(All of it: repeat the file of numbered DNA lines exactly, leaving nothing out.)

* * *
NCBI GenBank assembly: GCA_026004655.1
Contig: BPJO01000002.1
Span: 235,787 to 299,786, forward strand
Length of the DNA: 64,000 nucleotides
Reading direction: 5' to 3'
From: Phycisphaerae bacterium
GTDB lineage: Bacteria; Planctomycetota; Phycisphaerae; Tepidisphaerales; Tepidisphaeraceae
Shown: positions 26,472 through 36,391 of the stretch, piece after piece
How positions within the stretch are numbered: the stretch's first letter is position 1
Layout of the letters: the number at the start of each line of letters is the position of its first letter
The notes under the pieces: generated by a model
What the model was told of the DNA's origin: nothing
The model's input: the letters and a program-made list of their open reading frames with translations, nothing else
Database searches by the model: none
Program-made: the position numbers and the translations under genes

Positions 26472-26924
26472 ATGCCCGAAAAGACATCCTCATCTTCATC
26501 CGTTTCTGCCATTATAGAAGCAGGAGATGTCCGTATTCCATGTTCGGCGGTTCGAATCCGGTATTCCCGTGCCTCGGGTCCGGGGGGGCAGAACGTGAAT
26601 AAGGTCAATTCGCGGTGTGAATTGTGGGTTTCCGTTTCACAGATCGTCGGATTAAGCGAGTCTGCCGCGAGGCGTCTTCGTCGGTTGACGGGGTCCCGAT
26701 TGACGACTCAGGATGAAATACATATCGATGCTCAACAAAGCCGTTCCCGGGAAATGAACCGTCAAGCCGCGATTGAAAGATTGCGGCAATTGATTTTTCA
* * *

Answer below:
NCBI GenBank assembly: GCA_026004655.1
Contig: BPJO01000002.1
Span: 235,787 to 299,786, forward strand
Length of the DNA: 64,000 nucleotides
Reading direction: 5' to 3'
From: Phycisphaerae bacterium
GTDB lineage: Bacteria; Planctomycetota; Phycisphaerae; Tepidisphaerales; Tepidisphaeraceae
Shown: positions 26,472 through 36,391 of the stretch, piece after piece
How positions within the stretch are numbered: the stretch's first letter is position 1
Layout of the letters: the number at the start of each line of letters is the position of its first letter
The notes under the pieces: generated by a model
What the model was told of the DNA's origin: nothing
The model's input: the letters and a program-made list of their open reading frames with translations, nothing else
Database searches by the model: none
Program-made: the position numbers and the translations under genes

Positions 26472-26924
26472 ATGCCCGAAAAGACATCCTCATCTTCATC
26501 CGTTTCTGCCATTATAGAAGCAGGAGATGTCCGTATTCCATGTTCGGCGGTTCGAATCCGGTATTCCCGTGCCTCGGGTCCGGGGGGGCAGAACGTGAAT
26601 AAGGTCAATTCGCGGTGTGAATTGTGGGTTTCCGTTTCACAGATCGTCGGATTAAGCGAGTCTGCCGCGAGGCGTCTTCGTCGGTTGACGGGGTCCCGAT
26701 TGACGACTCAGGATGAAATACATATCGATGCTCAACAAAGCCGTTCCCGGGAAATGAACCGTCAAGCCGCGATTGAAAGATTGCGGCAATTGATTTTTCA